Tele-ophthalmology is the modern day, cost-effective solution to reach out to the millions of patients, living in the rural and remote areas, who have no access to quality eye care. Dr Shroff’s Charity Eye Hospital has established digital medical equipment and telecommunication technology in its vision centers located in far-flung areas. The ophthalmologists, based at the hospital (tertiary as well as secondary), can now examine the eyes and diagnose eye infections and other conditions requiring medical treatment of patients from such areas, thereby reducing the economic burden on the poor patients.
“Tele-ophthalmology is a branch of tele-medicine that delivers eye care through digital medical equipment and telecommunications technology.”
It is evolving into an integral clinical tool in the healthcare system of the country. It allows clinicians to provide quality health care outside of clinics, thus improving access to medical care, patient outcomes, and overall patient satisfaction. Eye screenings are conducted within the community, often in schools and health fairs. Bringing the clinic directly to the patients allows health professionals to capture more vision-threatening diseases (VTD) such as diabetic retinopathy, glaucoma, age-related macular degeneration, and cataract. By detecting VTD’s early on, tele-ophthalmology allows for timely referral to appropriate experts and consequently, earlier treatment.
Screening sites may not have the comprehensive eye examination equipment readily available in a permanent clinical facility, such as slit lamps, phoropters, and other imaging equipment.3 However, on-site screenings may utilize smaller footprint equipment including an automated refractor, non-contact tonometer, non-mydriatic retinal camera, and optical coherence tomography. Often, screenings are advertised to the local community via email, newsletters, or by word of mouth. A qualified ophthalmologist, known as the reader, is available either in person or remotely to interpret the data collected and develop an assessment and treatment plan for the screened patient.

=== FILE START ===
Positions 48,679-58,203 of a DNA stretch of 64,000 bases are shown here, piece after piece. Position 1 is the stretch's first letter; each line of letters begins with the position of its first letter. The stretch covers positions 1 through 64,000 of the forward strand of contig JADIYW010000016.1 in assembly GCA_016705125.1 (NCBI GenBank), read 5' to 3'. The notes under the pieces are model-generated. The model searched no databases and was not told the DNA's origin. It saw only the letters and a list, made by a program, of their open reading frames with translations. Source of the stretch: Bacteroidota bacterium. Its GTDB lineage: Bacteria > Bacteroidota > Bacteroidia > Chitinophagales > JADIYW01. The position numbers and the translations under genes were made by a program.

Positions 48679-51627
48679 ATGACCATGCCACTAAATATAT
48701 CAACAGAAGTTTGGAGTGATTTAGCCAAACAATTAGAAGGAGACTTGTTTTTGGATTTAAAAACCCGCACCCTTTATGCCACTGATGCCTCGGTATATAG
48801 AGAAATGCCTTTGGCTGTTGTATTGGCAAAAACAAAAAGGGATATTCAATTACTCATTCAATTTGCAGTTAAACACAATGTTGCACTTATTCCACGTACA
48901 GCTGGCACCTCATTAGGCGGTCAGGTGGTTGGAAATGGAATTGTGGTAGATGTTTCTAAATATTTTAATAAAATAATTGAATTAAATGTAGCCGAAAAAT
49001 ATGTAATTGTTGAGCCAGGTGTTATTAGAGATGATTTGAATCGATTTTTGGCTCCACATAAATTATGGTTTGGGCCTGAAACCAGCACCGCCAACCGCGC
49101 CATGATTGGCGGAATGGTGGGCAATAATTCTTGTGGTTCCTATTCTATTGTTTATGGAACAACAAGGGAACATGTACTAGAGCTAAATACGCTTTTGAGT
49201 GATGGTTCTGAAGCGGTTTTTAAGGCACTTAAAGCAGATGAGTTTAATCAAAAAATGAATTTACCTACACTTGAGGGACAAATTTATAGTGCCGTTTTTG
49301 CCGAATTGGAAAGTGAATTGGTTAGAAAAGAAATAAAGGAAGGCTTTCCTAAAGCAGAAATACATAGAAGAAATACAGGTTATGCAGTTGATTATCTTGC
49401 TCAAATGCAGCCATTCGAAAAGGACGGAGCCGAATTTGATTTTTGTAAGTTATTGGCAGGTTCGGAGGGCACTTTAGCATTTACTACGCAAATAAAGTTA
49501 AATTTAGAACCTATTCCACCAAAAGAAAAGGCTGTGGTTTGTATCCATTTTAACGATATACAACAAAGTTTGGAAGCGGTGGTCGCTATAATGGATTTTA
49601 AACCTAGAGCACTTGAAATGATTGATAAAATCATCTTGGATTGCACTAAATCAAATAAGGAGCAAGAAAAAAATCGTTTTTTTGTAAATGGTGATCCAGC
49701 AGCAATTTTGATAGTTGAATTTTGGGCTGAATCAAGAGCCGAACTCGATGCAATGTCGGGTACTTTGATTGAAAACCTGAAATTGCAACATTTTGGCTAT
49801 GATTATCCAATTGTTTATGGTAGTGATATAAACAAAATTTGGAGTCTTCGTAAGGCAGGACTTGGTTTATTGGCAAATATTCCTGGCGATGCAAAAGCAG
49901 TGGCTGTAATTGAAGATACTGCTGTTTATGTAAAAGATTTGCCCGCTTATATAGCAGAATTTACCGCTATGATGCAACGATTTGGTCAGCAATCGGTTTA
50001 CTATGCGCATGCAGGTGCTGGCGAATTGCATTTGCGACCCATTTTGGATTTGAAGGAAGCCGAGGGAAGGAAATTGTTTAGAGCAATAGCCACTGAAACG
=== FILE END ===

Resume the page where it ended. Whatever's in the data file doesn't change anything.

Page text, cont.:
Tele-ophthalmology has the potential to improve ophthalmic care and diagnose VTDs.1 Ultimately, the goal of tele-ophthalmology is to decrease the global burden of vision-threatening disease and improve the quality of life for patients with eye diseases worldwide.
Tele-ophthalmology services can be provided primarily in two ways synchronously or asynchronously:
Synchronous tele-ophthalmology enables real-time interaction between participants (using standard telemedicine technologies e.g. video/skype -conferencing), synchronous to supervise the removal of corneal foreign bodies and for consultations.
Asynchronous tele-ophthalmology in a “store-and-forward” method, where data is captured and transmitted for review at a later time.
Images of the eye can be captured non-invasively through various methods, generally by a Vision technician or Optometrist professional.
External eye: standard digital stills or video camera
Anterior segment: slit lamp connected to a camera
Posterior segment retina: fundus camera
Mydriasis (pupil dilation, e.g. using tropicamide) may be required to obtain an image of sufficient quality. Stereoscopy may be used to detect retinal thickening. The image can then be transferred, over the Internet or dedicated network to a physician for immediate examination, or for storage and later review. Ideally, the image is encrypted or anonymized for transmission, to protect patient confidentiality. Between image capture and viewing, image processing may be done, including compression, enhancement, and edge-detection. Image evaluation, to detect pathology in the case of asynchronous evaluation, is often done by an ophthalmologist, optometrist or primary care physician, though it is also performed by specially trained staff. Image evaluation may also be automated to provide pathology detection or grading.
Tele-ophthalmology Network of Dr Shroff’s Charity Eye Hospital